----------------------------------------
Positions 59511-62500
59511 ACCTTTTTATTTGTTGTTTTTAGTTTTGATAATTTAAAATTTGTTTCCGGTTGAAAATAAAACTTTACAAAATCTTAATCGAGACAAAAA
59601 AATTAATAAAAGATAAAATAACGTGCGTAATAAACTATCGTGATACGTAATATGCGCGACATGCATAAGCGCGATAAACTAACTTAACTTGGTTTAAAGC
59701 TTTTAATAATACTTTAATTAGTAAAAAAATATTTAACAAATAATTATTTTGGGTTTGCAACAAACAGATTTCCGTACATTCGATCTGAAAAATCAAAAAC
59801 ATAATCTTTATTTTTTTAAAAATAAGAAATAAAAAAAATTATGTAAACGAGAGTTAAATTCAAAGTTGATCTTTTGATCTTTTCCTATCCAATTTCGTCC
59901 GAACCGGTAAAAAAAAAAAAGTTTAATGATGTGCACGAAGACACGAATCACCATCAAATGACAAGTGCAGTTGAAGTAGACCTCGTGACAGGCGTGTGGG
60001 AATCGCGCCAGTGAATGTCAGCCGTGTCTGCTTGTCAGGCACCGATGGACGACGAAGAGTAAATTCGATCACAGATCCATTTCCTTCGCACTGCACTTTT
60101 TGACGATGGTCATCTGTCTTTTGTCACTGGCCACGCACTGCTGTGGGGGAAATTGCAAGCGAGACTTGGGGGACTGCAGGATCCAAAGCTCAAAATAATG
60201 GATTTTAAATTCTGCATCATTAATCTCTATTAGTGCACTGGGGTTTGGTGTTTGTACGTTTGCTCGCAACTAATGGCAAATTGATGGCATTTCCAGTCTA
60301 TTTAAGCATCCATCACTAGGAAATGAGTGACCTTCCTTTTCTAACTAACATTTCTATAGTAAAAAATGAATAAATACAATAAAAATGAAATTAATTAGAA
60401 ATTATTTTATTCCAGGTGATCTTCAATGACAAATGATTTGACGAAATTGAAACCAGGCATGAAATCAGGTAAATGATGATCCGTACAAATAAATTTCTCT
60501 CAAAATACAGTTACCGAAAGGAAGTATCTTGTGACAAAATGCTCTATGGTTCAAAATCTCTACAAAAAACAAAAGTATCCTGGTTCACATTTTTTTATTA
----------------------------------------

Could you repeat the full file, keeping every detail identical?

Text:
Positions 59511-62500
59511 ACCTTTTTATTTGTTGTTTTTAGTTTTGATAATTTAAAATTTGTTTCCGGTTGAAAATAAAACTTTACAAAATCTTAATCGAGACAAAAA
59601 AATTAATAAAAGATAAAATAACGTGCGTAATAAACTATCGTGATACGTAATATGCGCGACATGCATAAGCGCGATAAACTAACTTAACTTGGTTTAAAGC
59701 TTTTAATAATACTTTAATTAGTAAAAAAATATTTAACAAATAATTATTTTGGGTTTGCAACAAACAGATTTCCGTACATTCGATCTGAAAAATCAAAAAC
59801 ATAATCTTTATTTTTTTAAAAATAAGAAATAAAAAAAATTATGTAAACGAGAGTTAAATTCAAAGTTGATCTTTTGATCTTTTCCTATCCAATTTCGTCC
59901 GAACCGGTAAAAAAAAAAAAGTTTAATGATGTGCACGAAGACACGAATCACCATCAAATGACAAGTGCAGTTGAAGTAGACCTCGTGACAGGCGTGTGGG
60001 AATCGCGCCAGTGAATGTCAGCCGTGTCTGCTTGTCAGGCACCGATGGACGACGAAGAGTAAATTCGATCACAGATCCATTTCCTTCGCACTGCACTTTT
60101 TGACGATGGTCATCTGTCTTTTGTCACTGGCCACGCACTGCTGTGGGGGAAATTGCAAGCGAGACTTGGGGGACTGCAGGATCCAAAGCTCAAAATAATG
60201 GATTTTAAATTCTGCATCATTAATCTCTATTAGTGCACTGGGGTTTGGTGTTTGTACGTTTGCTCGCAACTAATGGCAAATTGATGGCATTTCCAGTCTA
60301 TTTAAGCATCCATCACTAGGAAATGAGTGACCTTCCTTTTCTAACTAACATTTCTATAGTAAAAAATGAATAAATACAATAAAAATGAAATTAATTAGAA
60401 ATTATTTTATTCCAGGTGATCTTCAATGACAAATGATTTGACGAAATTGAAACCAGGCATGAAATCAGGTAAATGATGATCCGTACAAATAAATTTCTCT
60501 CAAAATACAGTTACCGAAAGGAAGTATCTTGTGACAAAATGCTCTATGGTTCAAAATCTCTACAAAAAACAAAAGTATCCTGGTTCACATTTTTTTATTA